2) When it comes to ring “psychos” that I saw live and covered as media, five guys immediately come to mind — Diego Corrales, Arturo Gatti, Edwin Valero, Micky Ward and Antwun Echols — and I would rank them in that order. I don’t think it’s a coincidence that my top three died way before their time under violent/tragic/murky circumstances. The same craziness than made them fearless and formidable in the ring was also made them a danger to themselves (and others around them). Brandon Rios has got a little bit of that craziness in him. Hopefully, he steers clear of tragedy and ends up more like Ward than Echols, who somebody needs to force into retirement. A few other ring warriors who possess a frightening willingness to take damage and do damage to their opponents are Israel Vazquez, Erik Morales, Evander Holyfield and James Toney. These champs don’t make my top five because they mixed in defense and technique with their offense and willingness to take shots. Now that I think about it, maybe I should switch Vazquez with Valero, who had underrated defensive ability. Then again, Valero seemed more hell bent on hurting his opponent than “El Magnifico.”
I was after your opinion.
My favourite fighter has always been Ricardo Lopez. I think it's fair to say that he would have to be considered one of, if not the, most technically gifted fighters we have yet to have the pleasure of watching. Offence, defence, footwork, intelligence – the guy simply had it all.
My question therefore is: why is this bloke not a household name? I know that he is well respected amongst longtime fight fans, but I never hear his name mentioned when talking about recent greats. With all due respect to the Trinidads, De La Hoyas, Jones Jnrs, Mayweathers & so forth, all of whom are wonderful boxers in their own right, I think it's safe to say that they could not compare to Lopez from a technical perspective.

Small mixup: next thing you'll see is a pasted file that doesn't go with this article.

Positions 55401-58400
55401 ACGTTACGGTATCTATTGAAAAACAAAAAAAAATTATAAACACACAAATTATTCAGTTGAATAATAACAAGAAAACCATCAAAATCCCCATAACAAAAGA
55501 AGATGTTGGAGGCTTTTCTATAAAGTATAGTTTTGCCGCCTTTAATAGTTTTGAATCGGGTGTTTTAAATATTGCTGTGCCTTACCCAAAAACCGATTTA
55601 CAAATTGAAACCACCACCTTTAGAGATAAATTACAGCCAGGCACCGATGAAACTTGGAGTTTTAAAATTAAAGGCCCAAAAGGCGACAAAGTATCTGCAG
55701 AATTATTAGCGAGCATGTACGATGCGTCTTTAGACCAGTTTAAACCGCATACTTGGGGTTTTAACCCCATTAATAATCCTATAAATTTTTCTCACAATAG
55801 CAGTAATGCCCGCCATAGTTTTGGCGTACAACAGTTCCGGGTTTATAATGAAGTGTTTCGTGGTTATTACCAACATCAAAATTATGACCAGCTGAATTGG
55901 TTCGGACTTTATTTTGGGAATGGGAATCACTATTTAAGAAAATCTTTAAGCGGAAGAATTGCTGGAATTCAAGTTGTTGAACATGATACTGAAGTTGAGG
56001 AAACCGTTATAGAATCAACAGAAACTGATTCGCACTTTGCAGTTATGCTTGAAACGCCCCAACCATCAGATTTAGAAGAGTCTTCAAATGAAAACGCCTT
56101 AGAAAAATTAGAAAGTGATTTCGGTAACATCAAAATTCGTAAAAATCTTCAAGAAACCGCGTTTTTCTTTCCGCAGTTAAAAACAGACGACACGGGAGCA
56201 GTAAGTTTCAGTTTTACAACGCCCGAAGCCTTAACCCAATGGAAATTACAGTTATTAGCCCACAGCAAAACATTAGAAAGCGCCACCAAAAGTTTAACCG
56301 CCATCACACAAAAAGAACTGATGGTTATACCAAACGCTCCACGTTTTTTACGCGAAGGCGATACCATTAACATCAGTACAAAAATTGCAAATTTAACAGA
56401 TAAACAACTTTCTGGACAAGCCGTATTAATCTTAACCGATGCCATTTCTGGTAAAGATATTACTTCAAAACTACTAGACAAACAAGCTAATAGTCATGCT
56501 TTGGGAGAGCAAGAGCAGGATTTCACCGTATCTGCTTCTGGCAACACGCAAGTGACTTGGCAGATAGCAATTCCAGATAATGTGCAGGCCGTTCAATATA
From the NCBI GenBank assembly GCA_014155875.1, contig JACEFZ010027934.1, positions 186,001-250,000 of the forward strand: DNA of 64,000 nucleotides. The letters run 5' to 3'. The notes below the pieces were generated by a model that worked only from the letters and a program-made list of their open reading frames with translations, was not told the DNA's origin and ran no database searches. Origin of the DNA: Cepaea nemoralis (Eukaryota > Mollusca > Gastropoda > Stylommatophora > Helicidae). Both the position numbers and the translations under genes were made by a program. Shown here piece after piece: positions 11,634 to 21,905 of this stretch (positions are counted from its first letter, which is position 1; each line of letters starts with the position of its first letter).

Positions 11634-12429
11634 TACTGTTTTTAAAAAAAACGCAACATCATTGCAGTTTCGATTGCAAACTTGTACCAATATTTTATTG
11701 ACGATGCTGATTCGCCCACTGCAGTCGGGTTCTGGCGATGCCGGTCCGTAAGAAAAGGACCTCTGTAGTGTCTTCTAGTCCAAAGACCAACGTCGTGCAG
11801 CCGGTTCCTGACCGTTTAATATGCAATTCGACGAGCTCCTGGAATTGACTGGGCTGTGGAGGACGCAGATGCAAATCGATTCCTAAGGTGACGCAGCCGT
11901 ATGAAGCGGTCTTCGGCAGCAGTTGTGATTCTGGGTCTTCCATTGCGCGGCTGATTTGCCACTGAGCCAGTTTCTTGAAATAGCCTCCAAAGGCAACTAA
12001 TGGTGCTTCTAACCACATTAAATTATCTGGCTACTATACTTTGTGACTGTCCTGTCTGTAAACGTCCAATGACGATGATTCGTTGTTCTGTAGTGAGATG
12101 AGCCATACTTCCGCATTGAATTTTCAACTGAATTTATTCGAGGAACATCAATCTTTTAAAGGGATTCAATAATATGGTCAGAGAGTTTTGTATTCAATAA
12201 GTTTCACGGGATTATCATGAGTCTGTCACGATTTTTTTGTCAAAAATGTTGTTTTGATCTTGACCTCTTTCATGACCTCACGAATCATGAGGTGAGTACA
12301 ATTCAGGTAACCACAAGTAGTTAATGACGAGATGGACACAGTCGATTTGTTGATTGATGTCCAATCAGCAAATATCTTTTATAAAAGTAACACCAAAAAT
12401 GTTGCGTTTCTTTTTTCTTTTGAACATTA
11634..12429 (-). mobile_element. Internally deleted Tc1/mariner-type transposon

The only thing that comes to my mind is the weight class in which he fought – strawweight. I know the general public only seem to pay interest when it is a heavyweight contest, particularly here in Australia from a media stand-point (unless it is Danny Green or that powder-puff Anthony Mundine), but there is no heavyweight who can compete from a boxing skill point of view with Lopez. Your thoughts? Cheers big ears. — Sam, Bannockburn, Australia
I agree that, technically speaking, Lopez was near perfection. I consider it an honor to have covered his last three bouts (and he was still razor sharp I those bouts, despite only fighting once per year). He also displayed a lot of heart and grit in those bouts.
Next to Mark Johnson, another underrated “little big man,” Lopez might be the best fighter I’ve seen live. I think his weight class (105 pounds, and 108 pound late in his career) was part of the reason he was not as appreciated as he probably should have been, but there were other factors.
For starters, he was too technical and poised to capture the passion of Mexican fans. He knocked guys out, but he rarely had to scrap in order to do so. One good shot is all he needed at 105 pounds. He was too good to be in any kind of struggle for years, and Mexican fans relish that sort of fight. His former stablemate and understudy, Juan Manuel Marquez, was not appreciated for years. It wasn’t until the fabulous featherweight got off the canvas three times and gave Pacquiao hell in their first bout that his countrymen began to really root for him and support his fights.